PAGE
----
We really do need to be aware of this and not try to hide behind some claimed "neutral" conception of the “real” that doesn’t require us to take proper responsibility for our decisions to chose this whiskey or that, or to feel positively disposed towards "this" Christianity or Islam rather than "that" Christianity or Islam.

Now I mention this today — and perhaps would have done so even without the horrific events in France this week — because in the current edition of the denomination’s magazine “The Inquirer” there is an article by the Revd Cliff Reed called “Consider the real Islam”. The italicisation of the adjective “real” got me concerned straight away.

In this article Cliff  makes many important historical points and expresses certain personal preferences that, for the most part, I share with him — and I can, and do, support what seems to be his underlying motivation for writing the article — i.e. to remind us that these violent terrorists are far from being the norm. But it seems to me Cliff's use of the adjective “real” (especially when italicised) hides the fact that what seems really to be being said is not, “Consider the real Islam” but, instead, the much more pragmatic, “Consider the Islam we prefer and can actually get on with”.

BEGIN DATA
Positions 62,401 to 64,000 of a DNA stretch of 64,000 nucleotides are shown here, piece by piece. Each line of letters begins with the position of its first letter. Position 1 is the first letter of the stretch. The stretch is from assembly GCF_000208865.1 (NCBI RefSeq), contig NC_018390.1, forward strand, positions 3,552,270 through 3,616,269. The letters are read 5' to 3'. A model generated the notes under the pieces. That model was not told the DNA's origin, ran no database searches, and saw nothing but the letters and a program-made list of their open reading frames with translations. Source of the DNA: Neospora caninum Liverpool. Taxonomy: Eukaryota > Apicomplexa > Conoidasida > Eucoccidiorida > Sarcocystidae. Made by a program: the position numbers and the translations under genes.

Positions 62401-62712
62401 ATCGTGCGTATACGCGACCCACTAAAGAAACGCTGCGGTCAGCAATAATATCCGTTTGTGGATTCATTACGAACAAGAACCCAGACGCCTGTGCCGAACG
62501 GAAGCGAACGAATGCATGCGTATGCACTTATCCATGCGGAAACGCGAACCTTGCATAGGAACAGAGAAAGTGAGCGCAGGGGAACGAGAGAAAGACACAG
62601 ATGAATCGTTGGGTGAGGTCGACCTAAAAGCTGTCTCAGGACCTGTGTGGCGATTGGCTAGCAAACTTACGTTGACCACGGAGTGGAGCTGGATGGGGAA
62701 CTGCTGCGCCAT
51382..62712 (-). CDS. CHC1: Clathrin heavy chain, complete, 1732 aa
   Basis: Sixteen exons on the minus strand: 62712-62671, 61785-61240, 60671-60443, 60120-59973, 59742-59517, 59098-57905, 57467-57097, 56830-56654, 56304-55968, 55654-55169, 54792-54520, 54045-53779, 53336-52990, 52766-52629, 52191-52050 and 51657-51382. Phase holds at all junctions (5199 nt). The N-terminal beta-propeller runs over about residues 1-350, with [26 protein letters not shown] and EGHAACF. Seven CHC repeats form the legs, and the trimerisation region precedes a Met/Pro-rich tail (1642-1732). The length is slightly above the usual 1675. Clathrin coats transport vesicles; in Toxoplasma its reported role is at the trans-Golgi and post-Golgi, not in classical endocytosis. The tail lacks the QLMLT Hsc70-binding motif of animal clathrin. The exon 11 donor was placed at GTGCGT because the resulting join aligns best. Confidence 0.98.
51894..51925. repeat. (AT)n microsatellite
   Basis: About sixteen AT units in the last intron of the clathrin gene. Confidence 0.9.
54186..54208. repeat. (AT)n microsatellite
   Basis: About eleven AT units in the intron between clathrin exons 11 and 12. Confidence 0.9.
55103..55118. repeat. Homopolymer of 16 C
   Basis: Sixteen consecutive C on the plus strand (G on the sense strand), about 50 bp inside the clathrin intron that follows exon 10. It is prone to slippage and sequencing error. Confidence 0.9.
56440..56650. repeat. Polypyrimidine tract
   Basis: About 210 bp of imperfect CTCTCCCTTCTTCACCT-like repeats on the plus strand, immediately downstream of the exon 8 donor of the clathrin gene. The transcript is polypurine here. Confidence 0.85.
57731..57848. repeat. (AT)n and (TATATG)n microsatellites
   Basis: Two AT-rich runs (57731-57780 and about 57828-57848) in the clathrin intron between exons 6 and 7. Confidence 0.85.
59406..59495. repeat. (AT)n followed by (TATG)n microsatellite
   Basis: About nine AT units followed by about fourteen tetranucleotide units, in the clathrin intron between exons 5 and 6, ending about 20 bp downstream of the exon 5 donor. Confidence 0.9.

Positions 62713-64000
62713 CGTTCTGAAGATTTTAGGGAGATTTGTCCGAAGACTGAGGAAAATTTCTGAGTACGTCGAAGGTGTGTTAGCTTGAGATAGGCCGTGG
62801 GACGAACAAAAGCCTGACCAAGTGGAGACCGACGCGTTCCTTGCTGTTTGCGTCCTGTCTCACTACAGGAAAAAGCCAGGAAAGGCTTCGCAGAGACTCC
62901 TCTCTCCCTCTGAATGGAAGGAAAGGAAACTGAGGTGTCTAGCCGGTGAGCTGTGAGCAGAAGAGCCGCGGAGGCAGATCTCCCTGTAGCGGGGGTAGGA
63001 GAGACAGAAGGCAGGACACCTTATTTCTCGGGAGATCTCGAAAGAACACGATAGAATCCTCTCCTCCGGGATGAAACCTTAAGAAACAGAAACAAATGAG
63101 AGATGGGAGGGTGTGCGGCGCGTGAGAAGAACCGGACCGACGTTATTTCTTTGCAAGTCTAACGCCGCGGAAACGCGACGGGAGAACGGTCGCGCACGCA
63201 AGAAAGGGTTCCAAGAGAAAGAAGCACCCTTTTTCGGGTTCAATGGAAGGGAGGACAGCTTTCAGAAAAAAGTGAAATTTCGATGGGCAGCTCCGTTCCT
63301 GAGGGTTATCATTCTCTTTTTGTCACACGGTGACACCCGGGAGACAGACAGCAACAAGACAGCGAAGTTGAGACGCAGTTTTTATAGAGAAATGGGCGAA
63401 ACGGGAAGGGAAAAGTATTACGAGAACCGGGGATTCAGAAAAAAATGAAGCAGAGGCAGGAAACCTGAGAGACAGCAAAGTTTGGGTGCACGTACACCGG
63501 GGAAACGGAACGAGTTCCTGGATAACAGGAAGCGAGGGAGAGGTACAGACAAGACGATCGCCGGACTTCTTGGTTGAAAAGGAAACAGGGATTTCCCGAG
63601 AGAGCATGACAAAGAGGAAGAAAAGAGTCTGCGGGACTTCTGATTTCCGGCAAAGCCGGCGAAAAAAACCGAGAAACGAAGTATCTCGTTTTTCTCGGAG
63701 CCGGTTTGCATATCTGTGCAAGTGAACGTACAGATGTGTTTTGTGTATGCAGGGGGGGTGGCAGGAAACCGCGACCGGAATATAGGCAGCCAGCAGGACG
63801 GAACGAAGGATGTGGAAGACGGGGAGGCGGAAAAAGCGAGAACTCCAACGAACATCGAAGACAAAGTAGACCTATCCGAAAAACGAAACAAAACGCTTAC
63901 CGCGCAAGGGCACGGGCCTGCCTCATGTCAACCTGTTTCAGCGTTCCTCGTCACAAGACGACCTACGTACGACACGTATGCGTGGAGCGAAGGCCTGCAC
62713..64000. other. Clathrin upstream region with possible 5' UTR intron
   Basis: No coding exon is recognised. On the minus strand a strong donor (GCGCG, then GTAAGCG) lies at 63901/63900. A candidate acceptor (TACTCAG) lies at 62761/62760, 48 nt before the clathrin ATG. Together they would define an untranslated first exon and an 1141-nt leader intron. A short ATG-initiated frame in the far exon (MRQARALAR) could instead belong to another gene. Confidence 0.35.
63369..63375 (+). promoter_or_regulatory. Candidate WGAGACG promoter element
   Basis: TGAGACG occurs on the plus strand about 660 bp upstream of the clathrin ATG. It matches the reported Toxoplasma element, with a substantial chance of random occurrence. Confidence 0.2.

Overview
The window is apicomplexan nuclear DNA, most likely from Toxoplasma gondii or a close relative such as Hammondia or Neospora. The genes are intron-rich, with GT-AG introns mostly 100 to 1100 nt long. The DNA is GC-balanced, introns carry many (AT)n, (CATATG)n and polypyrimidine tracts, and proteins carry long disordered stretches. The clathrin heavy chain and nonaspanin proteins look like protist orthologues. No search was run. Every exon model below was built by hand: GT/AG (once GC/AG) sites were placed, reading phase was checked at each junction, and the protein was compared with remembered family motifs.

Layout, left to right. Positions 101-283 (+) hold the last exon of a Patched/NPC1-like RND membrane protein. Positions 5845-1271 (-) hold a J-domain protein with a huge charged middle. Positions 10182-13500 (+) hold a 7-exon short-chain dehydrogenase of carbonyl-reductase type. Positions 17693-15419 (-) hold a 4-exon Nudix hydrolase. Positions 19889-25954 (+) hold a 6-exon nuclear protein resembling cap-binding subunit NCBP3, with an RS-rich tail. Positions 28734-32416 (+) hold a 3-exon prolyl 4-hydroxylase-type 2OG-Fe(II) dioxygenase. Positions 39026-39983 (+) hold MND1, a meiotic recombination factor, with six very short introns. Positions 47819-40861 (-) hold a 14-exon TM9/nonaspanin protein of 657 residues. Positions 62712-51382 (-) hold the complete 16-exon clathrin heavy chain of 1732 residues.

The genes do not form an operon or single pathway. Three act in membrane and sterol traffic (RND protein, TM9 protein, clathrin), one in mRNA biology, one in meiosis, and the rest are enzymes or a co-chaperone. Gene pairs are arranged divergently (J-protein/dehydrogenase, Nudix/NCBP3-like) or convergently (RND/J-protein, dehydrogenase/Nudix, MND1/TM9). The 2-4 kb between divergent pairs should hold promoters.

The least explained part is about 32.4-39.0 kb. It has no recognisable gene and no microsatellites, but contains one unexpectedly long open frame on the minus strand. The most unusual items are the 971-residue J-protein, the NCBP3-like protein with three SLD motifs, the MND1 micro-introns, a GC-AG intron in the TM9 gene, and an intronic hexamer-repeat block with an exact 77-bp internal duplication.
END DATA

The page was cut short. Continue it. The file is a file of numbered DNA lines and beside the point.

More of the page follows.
In fact, are we not happy and able to get on with most people whether or not they are real or fake Muslims or Christians, or even if they are not Muslims or Christians at all — fake or otherwise?

As Jesus said, we know things by their fruits; the proof is surely to be found in the pudding.

Isn’t it the case that it doesn’t really matter one jot or iota about the religious labels anyone of us chooses or is given by another? Let me be bolder about it. Are not all these labels getting seriously in the way of us finding some kind of real human solution to the mess we are in — a mess that is only made worse by being seduced and sidetracked into endless arguments about whether this or that form of Islam, Christianity or any other religion or philosophy is supposedly "real" or "fake"?

(In passing I would point out that from most orthodox, traditional Christian perspectives, the Unitarian movement (in which I, the author, exercise most of my public ministry) has been and remains considered as being a clear example of "fake" (false) Christianity . . .)

To bring it back to whiskey, I really don’t care whether my whiskey is the Real MacKay or not, as long as I like it and it strikes me as being of good, reliable quality. There’s room in this, of course, for endless and wonderful variety — for Scottish, American, English and Japanese whiskeys and, I'm sure many many more).